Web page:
Tag Archives: Civil War

A damned old veteran to John Wayne: “Thank you for your service.”

Hi readers.  Thanks for coming by for a read.

I’ve been thinking a lot about us veterans lately, possibly because of the recent VA fiasco including my own healthy part of it.  Which put me into close proximity with a lot of other old model vets.

I’m going to start this off with what General Smedley Butler had to say to the Veterans of Foreign Wars in possibly the most honest address in history by a general-grade officer:

Old Confederates trying to recall the rebel yell:

Spanish American and Civil War veterans trying to remember how much fun it was.

Then there’s WWI:

I couldn’t find any veterans of the American Indian Wars being interviewed, though there were plenty of them still alive long after the movie camera and recording was invented.  I suppose John Wayne will have to do.  We veterans all owe him a tremendous debt of gratitude anyway.

Thank you for your service, John Wayne.

Old Jules

 

Advertisements

Bonfire of the vanities

Hi Readers:

I’ve got this box of US Archives microfilm of all the US Army Civil War correspondence for the Department of New Mexico and Arizona staring at me.  Wasted a phone call to the  Arizona State Archives, talked to a clerk who’d have her boss get back to me if they wanted them.

Microfilm of Yankee Army Civil War correspondence

No joy.  I suppose I might yet find a university, or the NM or Texans might want them for their State Archives.  It’s got the California Volunteers activities, and the Union perspectives on what all those Texas troops were doing raising hell up the Rio Grande.  Nice description of how, when the last Texans had retreated to Fort Davis, left their wounded in the hospital there for the Union to treat when they arrived.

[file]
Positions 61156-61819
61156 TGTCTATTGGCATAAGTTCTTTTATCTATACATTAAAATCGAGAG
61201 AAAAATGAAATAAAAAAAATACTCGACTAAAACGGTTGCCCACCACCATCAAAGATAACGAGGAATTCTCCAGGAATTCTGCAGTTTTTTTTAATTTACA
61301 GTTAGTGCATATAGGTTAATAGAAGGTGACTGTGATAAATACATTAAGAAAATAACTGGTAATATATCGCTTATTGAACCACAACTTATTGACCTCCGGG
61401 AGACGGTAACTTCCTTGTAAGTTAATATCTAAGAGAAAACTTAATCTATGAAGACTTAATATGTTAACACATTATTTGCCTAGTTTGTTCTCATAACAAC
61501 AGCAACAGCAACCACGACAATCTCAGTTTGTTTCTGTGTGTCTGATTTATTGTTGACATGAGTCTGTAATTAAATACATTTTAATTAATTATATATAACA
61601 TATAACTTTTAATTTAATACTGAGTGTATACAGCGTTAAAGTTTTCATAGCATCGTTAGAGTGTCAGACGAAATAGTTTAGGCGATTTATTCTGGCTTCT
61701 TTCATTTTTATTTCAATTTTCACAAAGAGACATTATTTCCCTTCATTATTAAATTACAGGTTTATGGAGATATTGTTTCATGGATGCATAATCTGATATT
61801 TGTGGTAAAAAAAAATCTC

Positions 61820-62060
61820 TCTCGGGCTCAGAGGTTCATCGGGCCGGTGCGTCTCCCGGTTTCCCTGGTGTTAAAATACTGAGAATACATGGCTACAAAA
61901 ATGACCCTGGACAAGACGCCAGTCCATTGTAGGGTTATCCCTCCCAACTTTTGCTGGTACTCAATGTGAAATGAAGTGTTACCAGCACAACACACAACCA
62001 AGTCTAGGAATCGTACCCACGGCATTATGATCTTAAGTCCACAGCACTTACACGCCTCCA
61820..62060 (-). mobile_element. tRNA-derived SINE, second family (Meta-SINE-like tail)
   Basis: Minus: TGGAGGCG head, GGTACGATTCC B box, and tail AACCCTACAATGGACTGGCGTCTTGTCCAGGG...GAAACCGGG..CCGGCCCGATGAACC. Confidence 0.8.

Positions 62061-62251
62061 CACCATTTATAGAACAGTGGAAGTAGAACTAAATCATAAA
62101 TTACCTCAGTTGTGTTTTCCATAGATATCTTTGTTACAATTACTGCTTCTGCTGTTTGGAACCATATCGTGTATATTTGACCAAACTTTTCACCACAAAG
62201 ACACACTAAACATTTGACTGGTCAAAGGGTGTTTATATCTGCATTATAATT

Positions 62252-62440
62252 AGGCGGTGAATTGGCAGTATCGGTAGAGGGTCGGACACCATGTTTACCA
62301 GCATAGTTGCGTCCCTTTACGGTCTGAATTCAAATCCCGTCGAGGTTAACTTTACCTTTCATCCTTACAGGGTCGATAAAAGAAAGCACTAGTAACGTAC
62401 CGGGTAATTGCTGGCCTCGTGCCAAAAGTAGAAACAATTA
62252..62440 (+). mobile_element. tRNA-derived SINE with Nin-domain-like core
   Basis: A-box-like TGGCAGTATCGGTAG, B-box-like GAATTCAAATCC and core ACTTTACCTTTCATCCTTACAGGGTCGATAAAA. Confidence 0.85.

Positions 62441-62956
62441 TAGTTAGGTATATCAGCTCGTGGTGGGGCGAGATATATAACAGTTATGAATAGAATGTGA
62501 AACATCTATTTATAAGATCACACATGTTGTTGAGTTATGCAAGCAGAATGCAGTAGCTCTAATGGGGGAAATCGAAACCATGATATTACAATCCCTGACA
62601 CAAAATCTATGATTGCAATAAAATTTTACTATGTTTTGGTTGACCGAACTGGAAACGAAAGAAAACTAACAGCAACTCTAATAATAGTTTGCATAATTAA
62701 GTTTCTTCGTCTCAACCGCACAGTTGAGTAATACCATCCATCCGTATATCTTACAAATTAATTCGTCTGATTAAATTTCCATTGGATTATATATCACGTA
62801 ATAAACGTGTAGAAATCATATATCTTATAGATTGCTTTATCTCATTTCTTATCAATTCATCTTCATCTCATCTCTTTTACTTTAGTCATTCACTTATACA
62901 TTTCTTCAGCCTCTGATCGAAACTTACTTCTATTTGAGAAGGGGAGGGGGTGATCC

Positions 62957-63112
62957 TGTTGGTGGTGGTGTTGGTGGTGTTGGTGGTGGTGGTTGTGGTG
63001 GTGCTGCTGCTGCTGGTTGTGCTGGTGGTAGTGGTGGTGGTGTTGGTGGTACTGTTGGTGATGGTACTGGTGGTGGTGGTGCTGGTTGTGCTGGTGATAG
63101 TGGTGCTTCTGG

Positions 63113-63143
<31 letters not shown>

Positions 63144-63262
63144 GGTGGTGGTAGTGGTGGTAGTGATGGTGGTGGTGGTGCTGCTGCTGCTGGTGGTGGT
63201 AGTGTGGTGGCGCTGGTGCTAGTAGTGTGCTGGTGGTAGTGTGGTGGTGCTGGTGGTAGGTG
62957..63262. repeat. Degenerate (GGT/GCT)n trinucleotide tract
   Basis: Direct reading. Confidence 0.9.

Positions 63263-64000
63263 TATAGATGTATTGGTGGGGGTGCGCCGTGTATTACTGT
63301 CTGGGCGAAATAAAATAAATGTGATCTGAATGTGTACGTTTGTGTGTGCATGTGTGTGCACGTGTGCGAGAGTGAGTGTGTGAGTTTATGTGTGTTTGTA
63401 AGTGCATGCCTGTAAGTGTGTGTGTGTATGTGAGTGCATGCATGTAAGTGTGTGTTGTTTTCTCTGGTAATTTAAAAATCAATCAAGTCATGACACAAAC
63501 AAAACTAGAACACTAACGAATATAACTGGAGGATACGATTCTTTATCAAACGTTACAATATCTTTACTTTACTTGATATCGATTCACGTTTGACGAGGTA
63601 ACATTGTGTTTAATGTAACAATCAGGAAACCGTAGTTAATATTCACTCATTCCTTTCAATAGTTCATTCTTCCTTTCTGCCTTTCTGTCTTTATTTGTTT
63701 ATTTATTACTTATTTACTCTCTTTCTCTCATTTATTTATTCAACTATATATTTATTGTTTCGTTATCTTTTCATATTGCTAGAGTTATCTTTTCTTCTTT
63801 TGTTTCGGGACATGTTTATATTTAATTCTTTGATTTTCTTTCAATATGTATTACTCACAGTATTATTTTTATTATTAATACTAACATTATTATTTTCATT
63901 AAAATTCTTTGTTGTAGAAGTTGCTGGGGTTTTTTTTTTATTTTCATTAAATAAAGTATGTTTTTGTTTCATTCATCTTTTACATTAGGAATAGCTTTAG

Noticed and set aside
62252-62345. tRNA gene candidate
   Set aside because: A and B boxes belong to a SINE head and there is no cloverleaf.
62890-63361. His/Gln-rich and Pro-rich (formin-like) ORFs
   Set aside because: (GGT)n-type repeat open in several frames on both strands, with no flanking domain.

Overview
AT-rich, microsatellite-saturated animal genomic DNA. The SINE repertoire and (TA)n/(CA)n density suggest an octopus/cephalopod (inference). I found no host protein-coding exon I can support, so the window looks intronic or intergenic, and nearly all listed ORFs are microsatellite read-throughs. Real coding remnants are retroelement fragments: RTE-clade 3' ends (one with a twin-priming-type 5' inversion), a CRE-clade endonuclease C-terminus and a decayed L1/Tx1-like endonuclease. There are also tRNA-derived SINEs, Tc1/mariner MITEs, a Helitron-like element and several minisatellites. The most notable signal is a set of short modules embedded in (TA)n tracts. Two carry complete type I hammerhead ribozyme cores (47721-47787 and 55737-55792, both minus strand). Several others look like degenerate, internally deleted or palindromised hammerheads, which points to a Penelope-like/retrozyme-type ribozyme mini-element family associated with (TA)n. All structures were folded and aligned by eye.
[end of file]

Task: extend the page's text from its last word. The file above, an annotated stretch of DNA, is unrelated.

Apache got there between the exit of the Texans and the arrival of the Union troops.  Slaughtered them all in their beds, mutilated the corpses.

We’re talking good stuff here.  Somebody sure as hell ought to want it.

Maybe I can swing up by Ruidoso and blackmail the Mescalero with it.

Or maybe it’s time for all that stuff to go into the burn pile.

Old Jules

Microfilm of Yankee Army Civil War correspondence

Packing up things I came across a box containing 30-some spools of microfilm I bought from the US Archives 20 years ago.  All the US military correspondence in the Department of New Mexico and Arizona, 1856 [I think] through 1866.  Includes California Volunteers after they crossed the Yuma River headed for the Rio Grande, also the Apache campaign and Navajo 1863-64 business.  And the late-1850s Bonneville campaign against the Apache with the occasional Navajo thrown in to spice it up.

I don’t think I’m going back to a place in my life where I’m staring at microfilm reader screens anymore.  If any of you have any interest in owning those spools, or know anyone who’d like to have them for the price of parcel post sending them, contact me at josephusminimus@hotmail.com.

Or if you have any ideas about some research library might like to own them under those conditions.  Or any other ideas how I can find someone who might get some use out of them.  Scads of interesting, intriguing, baffling stuff in there.

I’m not carrying them around with me anymore.

Old Jules

When the US Civil War was still hot off the presses – Horace Greeley 1866

Hi readers. Thanks for coming by.

Exciting stuff. A couple of blocks away from where Jeanne lives there’s an auction house in Olathe, KS. Every Saturday evening when the auction ends they put all the stuff that didn’t sell out in the parking lot for anyone who wants it, then haul what’s left to the dump.

Jeanne goes over there when she can catch it at the opportune time and finds all sorts of goodies. It’s where she found Lighthorse Henry Lee’s Memoire which caused me multiple organisms when she sent it to me. Maybe the last time in human history it will be read, and my pleasure being the one to do it.

Now a new crisis as arisen. Saturday night she found Volume 2 of Greeley’s history of the Civil War published in 1866. 700 plus pages of razor-edged northern perspective of the Civil War.

Hot diggidy damn. Multiple organisms again, just knowing that when I get settled down where I can have her sending me reading material sometime somewhere I’m damned likely to become the last person in human history to read Horace Greeley’s hot-off-the-presses Civil War.

Life is good. Even life that hasn’t happened yet and will have to wait a while.

Old Jules

Confederates and Non-Confederates

Me, trying on caps at the JC Penny store:  Why are some of these blue, other ones grey?